Article Courtesy of Duramed FUTURES Tour
DAYTONA BEACH, Fla., Nov. 30, 2009 -- It has been nearly a decade since an African-American member strolled the fairways of the LPGA Tour. This week at the LPGA Final Qualifying Tournament, Shasta Averyhardt hopes to change that.
Averyhardt finished tied for 11th in October at the LPGA's Florida Sectional Qualifier at Plantation Golf and Country Club in Venice, Fla., which allowed her to advance into the LPGA's Final Q-School.
Should she make it through the 90-hole final stage, she will become only the fourth African-American LPGA Tour member, following in the footsteps of Althea Gibson, Renee Powell and LaRee Sugg, whose last LPGA season was 2001. Should she miss getting her 2010 LPGA Tour card, Averyhardt could potentially earn status on the 2010 Duramed FUTURES Tour.
"I want to succeed, not only for myself, but to show that whatever you set your mind to do, with faith, proper finances and a lot of hard work, you can do anything you want," said Averyhardt, 23, of Flint, Mich. "I don't feel pressure. I'm just an individual who wants to get out there and play and succeed."
Averyhardt started playing golf around age 10. Growing to a height of 6-foot-1, the youngster was more interested in playing volleyball than bending over a putter. She wanted to quit golf because she didn't think the game "fit" her.
But she stuck it out and ended up playing college golf at Jackson State University (Miss.), where she was the Southwestern Athletic Conference champion from 2005-2008, and won the 2008 Southern Mississippi Lady Eagle Invitational.
"When I got to Jackson State, my coach told me that I had the ability to make a career out of this," said Averyhardt. "I was lacking confidence and had a lot of self-doubt. That's something I've been working on hard this year."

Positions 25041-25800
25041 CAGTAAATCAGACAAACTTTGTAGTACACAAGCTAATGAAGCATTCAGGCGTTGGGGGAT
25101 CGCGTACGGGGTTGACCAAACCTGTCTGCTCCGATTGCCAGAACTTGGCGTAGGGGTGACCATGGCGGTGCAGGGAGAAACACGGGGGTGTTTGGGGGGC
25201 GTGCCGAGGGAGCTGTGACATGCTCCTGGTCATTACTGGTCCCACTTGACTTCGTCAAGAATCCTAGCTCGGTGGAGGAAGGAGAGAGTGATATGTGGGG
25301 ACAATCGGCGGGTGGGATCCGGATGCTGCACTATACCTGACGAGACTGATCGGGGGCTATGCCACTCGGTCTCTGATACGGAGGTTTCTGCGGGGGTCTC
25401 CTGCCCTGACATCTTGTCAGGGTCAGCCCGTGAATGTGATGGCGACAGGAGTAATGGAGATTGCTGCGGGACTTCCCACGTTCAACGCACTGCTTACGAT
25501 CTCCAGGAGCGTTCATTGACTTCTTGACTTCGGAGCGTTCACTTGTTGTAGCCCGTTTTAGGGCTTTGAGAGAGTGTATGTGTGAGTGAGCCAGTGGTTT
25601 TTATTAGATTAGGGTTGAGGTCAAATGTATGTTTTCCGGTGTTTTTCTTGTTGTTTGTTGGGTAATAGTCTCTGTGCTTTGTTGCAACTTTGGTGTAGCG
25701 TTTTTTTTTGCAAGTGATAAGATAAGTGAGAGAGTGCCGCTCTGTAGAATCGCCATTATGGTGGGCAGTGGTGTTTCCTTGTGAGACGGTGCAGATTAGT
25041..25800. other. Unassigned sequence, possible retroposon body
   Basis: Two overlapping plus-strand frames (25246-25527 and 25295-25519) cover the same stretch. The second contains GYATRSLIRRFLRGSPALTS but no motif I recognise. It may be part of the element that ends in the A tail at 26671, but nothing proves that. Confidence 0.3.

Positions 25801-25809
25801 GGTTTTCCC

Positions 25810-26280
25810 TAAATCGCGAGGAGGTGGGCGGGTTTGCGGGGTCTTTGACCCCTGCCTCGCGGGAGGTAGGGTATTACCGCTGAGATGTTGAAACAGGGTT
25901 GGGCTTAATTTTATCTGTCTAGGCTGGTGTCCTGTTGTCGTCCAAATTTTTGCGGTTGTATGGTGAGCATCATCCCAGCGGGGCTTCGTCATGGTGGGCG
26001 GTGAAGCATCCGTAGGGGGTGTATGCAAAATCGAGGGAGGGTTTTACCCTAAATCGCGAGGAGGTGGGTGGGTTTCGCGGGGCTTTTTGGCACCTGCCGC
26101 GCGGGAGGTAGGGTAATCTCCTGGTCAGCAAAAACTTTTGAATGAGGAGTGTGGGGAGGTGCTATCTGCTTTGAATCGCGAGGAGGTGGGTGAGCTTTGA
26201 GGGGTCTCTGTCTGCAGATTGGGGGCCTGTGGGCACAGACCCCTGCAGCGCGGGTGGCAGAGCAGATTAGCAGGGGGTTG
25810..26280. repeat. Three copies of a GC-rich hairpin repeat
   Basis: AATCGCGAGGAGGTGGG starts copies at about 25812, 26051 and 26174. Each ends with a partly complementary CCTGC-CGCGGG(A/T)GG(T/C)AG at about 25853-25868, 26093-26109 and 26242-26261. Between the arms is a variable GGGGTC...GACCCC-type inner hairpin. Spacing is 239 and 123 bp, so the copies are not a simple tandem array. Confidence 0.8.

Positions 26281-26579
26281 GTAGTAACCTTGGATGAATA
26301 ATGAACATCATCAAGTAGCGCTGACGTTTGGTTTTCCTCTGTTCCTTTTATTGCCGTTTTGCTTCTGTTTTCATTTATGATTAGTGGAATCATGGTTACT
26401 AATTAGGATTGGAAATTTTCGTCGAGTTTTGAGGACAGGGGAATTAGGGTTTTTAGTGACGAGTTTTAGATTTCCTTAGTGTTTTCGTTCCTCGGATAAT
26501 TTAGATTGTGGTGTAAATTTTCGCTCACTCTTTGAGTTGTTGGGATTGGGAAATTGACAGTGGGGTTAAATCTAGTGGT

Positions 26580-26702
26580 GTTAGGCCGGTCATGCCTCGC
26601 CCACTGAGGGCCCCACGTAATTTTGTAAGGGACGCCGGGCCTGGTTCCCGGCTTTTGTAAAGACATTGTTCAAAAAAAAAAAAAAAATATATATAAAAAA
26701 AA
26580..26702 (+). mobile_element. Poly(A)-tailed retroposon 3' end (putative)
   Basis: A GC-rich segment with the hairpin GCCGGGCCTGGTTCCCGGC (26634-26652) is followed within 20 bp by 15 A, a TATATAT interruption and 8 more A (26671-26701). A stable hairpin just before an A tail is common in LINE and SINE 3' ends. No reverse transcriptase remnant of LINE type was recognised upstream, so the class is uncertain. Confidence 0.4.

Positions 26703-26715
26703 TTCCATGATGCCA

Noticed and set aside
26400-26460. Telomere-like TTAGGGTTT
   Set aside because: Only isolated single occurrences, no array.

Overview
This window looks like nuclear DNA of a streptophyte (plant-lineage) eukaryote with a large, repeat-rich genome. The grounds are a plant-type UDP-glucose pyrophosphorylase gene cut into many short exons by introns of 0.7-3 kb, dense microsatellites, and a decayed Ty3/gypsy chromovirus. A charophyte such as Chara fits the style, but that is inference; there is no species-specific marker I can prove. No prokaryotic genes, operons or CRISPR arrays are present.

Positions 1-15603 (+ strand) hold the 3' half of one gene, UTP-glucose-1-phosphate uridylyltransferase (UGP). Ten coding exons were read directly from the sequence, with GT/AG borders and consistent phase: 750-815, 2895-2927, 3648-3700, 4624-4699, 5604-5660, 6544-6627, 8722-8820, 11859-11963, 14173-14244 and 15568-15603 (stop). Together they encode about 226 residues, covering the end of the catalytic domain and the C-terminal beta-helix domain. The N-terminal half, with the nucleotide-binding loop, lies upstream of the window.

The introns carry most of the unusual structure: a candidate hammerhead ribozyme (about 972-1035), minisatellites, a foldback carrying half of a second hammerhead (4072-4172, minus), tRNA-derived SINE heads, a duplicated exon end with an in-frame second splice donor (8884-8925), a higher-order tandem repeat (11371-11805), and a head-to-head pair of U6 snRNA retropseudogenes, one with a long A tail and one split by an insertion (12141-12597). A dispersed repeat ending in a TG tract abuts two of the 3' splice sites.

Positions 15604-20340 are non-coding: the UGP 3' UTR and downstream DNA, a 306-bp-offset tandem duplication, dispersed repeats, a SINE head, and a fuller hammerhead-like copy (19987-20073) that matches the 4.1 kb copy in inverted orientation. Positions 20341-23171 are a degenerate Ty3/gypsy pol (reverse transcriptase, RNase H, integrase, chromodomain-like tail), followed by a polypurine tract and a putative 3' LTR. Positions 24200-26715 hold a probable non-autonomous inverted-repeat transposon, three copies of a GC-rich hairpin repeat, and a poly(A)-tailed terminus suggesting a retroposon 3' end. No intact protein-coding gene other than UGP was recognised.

To help gain more professional experience, Averyhardt received sponsorship from Sisters Across America, Inc., a not-for-profit organization that offers support to minority women. Through the network, qualified minority golfers may submit applications and projected budgets to apply for grants to chase their dreams of pursuing professional golf careers.
The grants enabled Averyhardt to enter smaller mini-tour tournaments to gain competitive professional experience. She moved to Orlando, Fla., to concentrate on tournament preparation and actually won her first professional event in June on the Orlando-based SunCoast Ladies Series Tour.
And while Averyhardt's arrival on the LPGA Tour or Duramed FUTURES Tour would likely draw considerable attention to a young African-American woman golf pro in her 20s who has competed collegiately, Averyhardt says she is like every other rookie professional who is looking to make her next big move onto the LPGA Tour. For her, it's not about trying to make a statement. She simply wants to compete.
"I'm just a girl playing golf," said Averyhardt. "My dad had a contracting business in Michigan and the economy took its toll. There's been a lot of sacrifice for me to try to do this, so to be successful would be really rewarding for my whole family."